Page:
The US Embassy in Yerevan does not deny that in case of engaging in "significant deals" with Russian military industry complex companies, Armenia or any other country may be targeted by the new sanctions.

Such risks are also seen by the Armenian government as Russia is the main arms supplier to the Armenian army.

However, experts have a different opinion. “Such sanctions have no high risks for Armenia”, they mentioned at the discussion on "Possible Impact of US Sanctions on Armenia for Engaging in Military Deals with Russia’ hosted by Media Center on February 14.

The press outlets shared information that the United States had notified the Armenian government and governments of other countries of the risk of becoming the target of possible sanctions in case of engaging in “significant deals” with Russian military industry complex companies. “It was only a notification and not a discussion”, stated the US Embassy in Yerevan in response to ‘Haykakan Zhamanak’ newspaper’s inquiry.

The Congress granted the US President the possibility to impose new sanctions through CAATSA (Countering America's Adversaries Through Sanctions Act) signed by Donald Trump on August 2, 2017. According to RBC, the US authorities confirmed that the new sanctions may target the Russian arms exports.

As it became known before, starting from January 29, 2018, the US President may impose new sanctions on any physical person, organization or company from every country in the world engaged in “significant” military deals with the Russian military industry complex companies. This list includes 39 Russian defense enterprises and intelligence agency.

Half of the list is filled with the enterprises covered by Rostech company, including state-owned armament import and export monopolist Rosoboronexport. The list also covers the Russian Federal Security Service, the Foreign Intelligence Service and the General Department of the Armed Forces General Staff.

It is noteworthy that Armenia and Azerbaijan in conflict with each other, are among the buyers of the Russian armament. Over the past few years, Azerbaijan signed a military deal of about $5 billion with Russian companies, and Armenia gets Russian armament at the domestic prices as a party to the CSTO. Over the past 2 years, Armenia got from the Russian Federation a military loan of about $ 250 million to purchase the newest arms produced by that country.

Also, according to the Special Protocol attached to the Treaty on the Military Base № 102 deployed in Gyumri signed by Armenia and Russia in 2010 extending the base deployment date till 2044, Moscow not only takes on the ensuring the security of the entire Armenian territory but also undertakes to provide the Armenian army with modern weapons.

Besides, many years ago, Armenia and Russia signed a treaty of military and technical cooperation; accordingly, Armenia was entitled to make direct purchases from Russian military industry complex companies bypassing the state-owned monopolist Rosoboronexport red tape.

“To tell the truth, I don’t think that those sanctions targeted the Russian Federation in that case; as for Armenia, I don’t even see what they have to do with Armenia”, said Stepan Grigoryan, Political Scientist and Chairman of the Analytical Center for Globalization and Regional Studies, at the discussion hosted by the Media Center.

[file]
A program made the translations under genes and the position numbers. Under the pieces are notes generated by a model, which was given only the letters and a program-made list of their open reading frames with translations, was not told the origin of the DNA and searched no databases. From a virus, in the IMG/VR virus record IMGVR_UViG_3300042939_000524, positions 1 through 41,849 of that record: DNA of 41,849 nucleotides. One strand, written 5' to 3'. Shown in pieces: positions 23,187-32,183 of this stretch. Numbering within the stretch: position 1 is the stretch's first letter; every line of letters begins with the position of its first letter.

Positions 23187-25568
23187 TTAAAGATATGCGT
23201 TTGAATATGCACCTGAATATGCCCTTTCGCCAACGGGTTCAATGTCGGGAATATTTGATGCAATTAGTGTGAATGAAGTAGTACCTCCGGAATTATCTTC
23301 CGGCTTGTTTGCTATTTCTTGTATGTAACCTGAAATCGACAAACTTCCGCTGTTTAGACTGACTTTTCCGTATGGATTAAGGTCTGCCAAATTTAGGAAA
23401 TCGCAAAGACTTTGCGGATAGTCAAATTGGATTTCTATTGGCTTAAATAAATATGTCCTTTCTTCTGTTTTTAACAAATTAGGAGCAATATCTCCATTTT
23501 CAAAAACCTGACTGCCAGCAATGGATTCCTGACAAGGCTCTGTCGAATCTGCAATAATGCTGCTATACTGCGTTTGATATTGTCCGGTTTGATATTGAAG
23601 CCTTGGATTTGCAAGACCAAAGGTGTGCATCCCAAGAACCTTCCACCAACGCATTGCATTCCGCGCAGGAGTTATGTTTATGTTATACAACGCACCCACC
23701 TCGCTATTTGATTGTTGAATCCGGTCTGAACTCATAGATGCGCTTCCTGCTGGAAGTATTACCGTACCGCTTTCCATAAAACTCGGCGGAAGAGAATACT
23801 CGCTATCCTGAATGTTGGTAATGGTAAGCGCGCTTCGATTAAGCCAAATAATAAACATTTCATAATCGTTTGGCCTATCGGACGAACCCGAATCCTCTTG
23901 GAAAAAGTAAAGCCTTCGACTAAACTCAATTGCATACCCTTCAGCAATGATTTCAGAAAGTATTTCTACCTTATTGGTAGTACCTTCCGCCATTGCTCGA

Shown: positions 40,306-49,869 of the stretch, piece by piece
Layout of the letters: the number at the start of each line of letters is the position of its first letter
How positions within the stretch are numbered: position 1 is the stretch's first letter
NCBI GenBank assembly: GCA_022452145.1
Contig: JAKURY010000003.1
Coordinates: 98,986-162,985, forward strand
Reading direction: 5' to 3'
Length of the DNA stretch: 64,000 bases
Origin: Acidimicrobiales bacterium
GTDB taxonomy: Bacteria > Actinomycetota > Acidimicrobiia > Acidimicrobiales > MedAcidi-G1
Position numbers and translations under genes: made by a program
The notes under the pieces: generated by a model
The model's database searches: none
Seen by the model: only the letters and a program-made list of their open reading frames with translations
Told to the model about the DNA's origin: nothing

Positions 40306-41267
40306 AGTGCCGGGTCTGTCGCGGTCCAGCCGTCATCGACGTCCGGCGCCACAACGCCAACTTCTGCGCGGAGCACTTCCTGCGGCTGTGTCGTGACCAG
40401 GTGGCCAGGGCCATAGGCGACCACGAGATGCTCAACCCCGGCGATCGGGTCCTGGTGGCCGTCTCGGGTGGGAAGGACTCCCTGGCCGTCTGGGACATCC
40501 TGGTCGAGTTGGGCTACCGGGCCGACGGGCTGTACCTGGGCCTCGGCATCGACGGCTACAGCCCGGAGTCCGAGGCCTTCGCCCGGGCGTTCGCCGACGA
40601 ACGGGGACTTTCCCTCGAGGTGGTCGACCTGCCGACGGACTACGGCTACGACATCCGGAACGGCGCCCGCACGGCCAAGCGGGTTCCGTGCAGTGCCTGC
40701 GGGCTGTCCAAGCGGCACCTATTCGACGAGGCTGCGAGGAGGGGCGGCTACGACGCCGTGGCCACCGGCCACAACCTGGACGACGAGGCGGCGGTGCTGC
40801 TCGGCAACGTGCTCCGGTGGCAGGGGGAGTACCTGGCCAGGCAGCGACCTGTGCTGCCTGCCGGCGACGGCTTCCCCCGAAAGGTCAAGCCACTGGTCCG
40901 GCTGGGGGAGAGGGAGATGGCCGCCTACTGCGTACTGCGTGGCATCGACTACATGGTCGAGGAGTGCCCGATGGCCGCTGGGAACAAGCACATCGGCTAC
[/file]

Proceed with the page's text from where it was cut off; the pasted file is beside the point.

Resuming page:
According to him, of course, Armenia should think on how such sanctions might affect its cooperation with Russia, but on the other hand, "we signed a Collective Security Treaty with Russia, it’s not a sort of unlawful cooperation and I don’t think the US is unaware of it". "Of course, they are well aware of it. In other words, it is an open cooperation, an official cooperation. We also cooperate with NATO; to be more accurate, we should say that we are trying to complement to such policy; so, frankly speaking, I don’t think those sanctions make a super urgent issue" , Stepan Grigoryan believes.

According to him, such sanctions will be imposed to some extent; possibly, some of them will not be imposed at all. According to the political scientist, such sanctions should not be linked with Armenia and considered an urgent matter.

Military expert Karen Vrtanesyan, in his turn, noted that regardless of the sanctions, given the tense relations between the United States and Russia, Armenia should any time wait for some sanctions from the US. "However, now this scenario appears not much likely," the expert said. According to him, on the other hand, the same can not hold true for the US-Azerbaijani relations. "Of course, there is some tension in US-Azerbaijani relations, especially in the field of human rights and freedom of speech, but their business relations are good; US will hardly impose any sanctions on Aliyev's regime."

Vladimir Evseyev, Russian Military Expert and Head of the CIS countries Caucasian Division, who joined the discussion from Moscow through a video call, also finds such scenario quite unlikely. “I think it’s unlikely that the United States may impose any sanctions on Armenia for engaging in “significant deals" with the Russian military industry complex companies," he said and added that the note on such possibility given to the Armenian government is political pressure on official Yerevan.

"To tell the truth, I can’t even understand why the United States put political pressure on Armenia given that they want to gain control over this region, including Armenia. But if they impose sanctions on Armenia, they will alienate Armenia rather than bring it closer, and the United States will not wish Armenia to alienate from them," Vladimir Evseyev said.

Arshaluis Mghdesyan, Media Center Project Coordinator/Editor

To contact the author, please write to: arshaluismghdesyan@pjc.am

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